From educators to parish ministers, spiritual directors to justice advocates, outreach coordinators to hospital chaplains and environmentalists, BVM Sisters are at the margins of society and at the heart of Christian life.
Where BVMs Minister From Coast to Coast:
Bernadette Marie Schvack, BVM (David Ann)
Both of her parents are from the Czech Republic; she is a gifted baker and very talented in crafts. Answer: Sister Bernadette Marie Schvach!
Bernadette entered the BVMs in the late 1940s but this was not the congregation she first thought of entering. While attending a Franciscan grammar school in Chicago when she was in eighth grade, Bernadette went on a trip to their motherhouse, getting a “taste of what their life was about.” Explaining that the Franciscans had an aspirancy at that time, Bernie wanted to enter after eighth grade but her father “was not in favor of this idea.” The next step was high school, of course, and since her sister was a junior at St. Mary HS, also in Chicago, Bernadette was enrolled there.
Having moved from Chicago to Cicero, Bernie lost contact with the Franciscans and became more acquainted with BVMs at St. Mary. Sister Mary Ignacio, BVM, was “instrumental in persuading me to become a BVM.” Bernadette helped her with bulletin boards after school and “with the personal contact, I easily changed my mind. Where I entered didn’t seem that important to me at the time. I just knew that I wanted to be a Sister.”
Other BVMs who entered from St. Mary HS at the same time were Veronica Joan Peebles (deceased), Ann Kathleen McDonnell, and Therese Waughon. Later, other classmates also entered: Therese Frelo and Janine Wolff.
Bernadette moved a long way from her original Chicago neighborhood, known as Pilsen. She spent eight years in Kauai, Hawaii, and later returned to Kalaheo, Hawaii, for two years as principal/superior. She describes this time as a “freeing atmosphere, good community life, and an opportunity to learn about other cultures while, at the same time, enjoying the beauty of a tropical island.” In addition, during the summer the sisters had the opportunity to study in Honolulu at Chaminade College.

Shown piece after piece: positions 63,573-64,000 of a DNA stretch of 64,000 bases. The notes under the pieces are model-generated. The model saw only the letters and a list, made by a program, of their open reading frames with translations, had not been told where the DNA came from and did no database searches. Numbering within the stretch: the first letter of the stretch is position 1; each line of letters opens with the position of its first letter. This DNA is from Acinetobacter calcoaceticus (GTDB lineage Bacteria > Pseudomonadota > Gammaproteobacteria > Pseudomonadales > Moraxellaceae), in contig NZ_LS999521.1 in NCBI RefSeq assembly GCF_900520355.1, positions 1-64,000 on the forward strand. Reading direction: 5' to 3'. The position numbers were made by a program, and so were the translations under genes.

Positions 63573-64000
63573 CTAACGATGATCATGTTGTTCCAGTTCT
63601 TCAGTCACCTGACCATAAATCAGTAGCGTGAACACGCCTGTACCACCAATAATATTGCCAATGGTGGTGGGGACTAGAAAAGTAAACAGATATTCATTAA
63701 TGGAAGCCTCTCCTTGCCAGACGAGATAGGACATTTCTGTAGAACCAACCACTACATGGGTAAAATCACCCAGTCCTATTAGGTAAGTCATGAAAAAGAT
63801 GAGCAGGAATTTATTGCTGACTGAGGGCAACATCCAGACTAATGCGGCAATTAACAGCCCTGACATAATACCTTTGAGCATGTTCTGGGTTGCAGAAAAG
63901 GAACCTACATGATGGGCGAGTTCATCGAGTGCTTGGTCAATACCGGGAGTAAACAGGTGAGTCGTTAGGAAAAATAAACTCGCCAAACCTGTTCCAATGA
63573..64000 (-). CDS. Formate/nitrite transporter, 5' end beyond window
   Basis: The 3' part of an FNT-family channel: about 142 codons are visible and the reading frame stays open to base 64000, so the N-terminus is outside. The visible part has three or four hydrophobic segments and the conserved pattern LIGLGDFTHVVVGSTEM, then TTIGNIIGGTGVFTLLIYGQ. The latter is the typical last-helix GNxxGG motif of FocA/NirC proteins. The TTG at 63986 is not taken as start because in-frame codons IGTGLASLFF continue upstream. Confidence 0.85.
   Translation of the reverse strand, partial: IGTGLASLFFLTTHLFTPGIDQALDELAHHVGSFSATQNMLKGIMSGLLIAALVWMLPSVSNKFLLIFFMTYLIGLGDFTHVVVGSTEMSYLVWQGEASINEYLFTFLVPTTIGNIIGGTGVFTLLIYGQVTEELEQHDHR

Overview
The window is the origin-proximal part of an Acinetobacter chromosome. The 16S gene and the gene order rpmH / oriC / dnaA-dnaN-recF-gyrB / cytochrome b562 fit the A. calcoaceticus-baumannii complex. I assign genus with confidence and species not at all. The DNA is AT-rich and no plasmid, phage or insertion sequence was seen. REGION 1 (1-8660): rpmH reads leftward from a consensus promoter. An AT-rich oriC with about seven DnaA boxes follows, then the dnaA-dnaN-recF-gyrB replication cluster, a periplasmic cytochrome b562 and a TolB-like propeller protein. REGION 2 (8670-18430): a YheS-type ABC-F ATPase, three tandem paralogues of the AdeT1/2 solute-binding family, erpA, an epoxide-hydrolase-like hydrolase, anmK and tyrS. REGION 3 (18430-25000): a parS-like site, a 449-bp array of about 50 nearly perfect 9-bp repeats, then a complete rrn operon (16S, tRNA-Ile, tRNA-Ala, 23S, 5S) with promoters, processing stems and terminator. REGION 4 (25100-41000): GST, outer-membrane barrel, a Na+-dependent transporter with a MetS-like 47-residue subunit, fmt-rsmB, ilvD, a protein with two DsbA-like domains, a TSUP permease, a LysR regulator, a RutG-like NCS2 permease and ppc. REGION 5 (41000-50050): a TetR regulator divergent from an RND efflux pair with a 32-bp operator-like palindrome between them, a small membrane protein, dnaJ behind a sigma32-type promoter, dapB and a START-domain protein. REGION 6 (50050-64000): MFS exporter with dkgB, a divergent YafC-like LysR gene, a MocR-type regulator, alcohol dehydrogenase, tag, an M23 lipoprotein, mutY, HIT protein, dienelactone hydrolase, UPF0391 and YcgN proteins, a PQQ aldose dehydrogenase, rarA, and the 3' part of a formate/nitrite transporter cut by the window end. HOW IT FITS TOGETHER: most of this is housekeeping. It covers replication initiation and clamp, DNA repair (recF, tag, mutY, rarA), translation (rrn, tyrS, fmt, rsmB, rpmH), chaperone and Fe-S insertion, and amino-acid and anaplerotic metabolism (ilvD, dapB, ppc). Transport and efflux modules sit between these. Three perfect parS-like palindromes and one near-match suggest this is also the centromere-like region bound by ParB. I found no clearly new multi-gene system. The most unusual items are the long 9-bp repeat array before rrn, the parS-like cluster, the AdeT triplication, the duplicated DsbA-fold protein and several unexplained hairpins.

Returning to the mainland, Bernie applied to teach at St. Odilo ES and accepted the position of fourth grade teacher. While teaching a variety of mostly primary grades, she stayed at St. Odilo for 44 years. Beyond the classroom, Bernie also enjoyed cooking which included a once-a-month invitation to the parish priests. Bernie, a very talented craft person, “liked to decorate the table so that it would have a festive look and provide a welcoming atmosphere.”
Now retired, Bernadette continues to share her baking and craft talents for joy of many. With enthusiasm she speaks of “extending our mission work in numerous ways here at Mount Carmel.” There are many varied opportunities in the city of Dubuque, Iowa, and at home with the sisters. “The opportunities,” she stresses, “are endless.”
From her own experience, Bernadette reminds the reader that it is better to come when your physical and mental abilities allow you to enjoy retirement and its delights. Just as Bernie does so well!
Karen Marie Conover, BVM
Can you remember what was happening in the world in 1947? Here are a few interesting memories for you: the CIA was established; the classic film “Miracle on 34th Street” premiered; Princess Elizabeth and the Duke of Edinburgh married; the Cold War started. Several now- famous people were born: Tom Clancy, Steve Forbes, Hillary Rodham Clinton—and Karen Mary Conover, BVM. You may know of most of these people, but we’ll introduce you to Karen, if you don’t already know her!
Karen was born in Schenectady, N.Y., and was a true New Yorker as both of her parents were also born there. She began thinking about religious life when she was in third grade and was taught after-school catechism by the Sisters of St. Joseph of Carondolet. Mrs. Conover saved an assignment of Karen’s on the topic of “What I Want to Be When I Grow Up;” her eight-year-old daughter had written: “…a nun… and to pray all day.”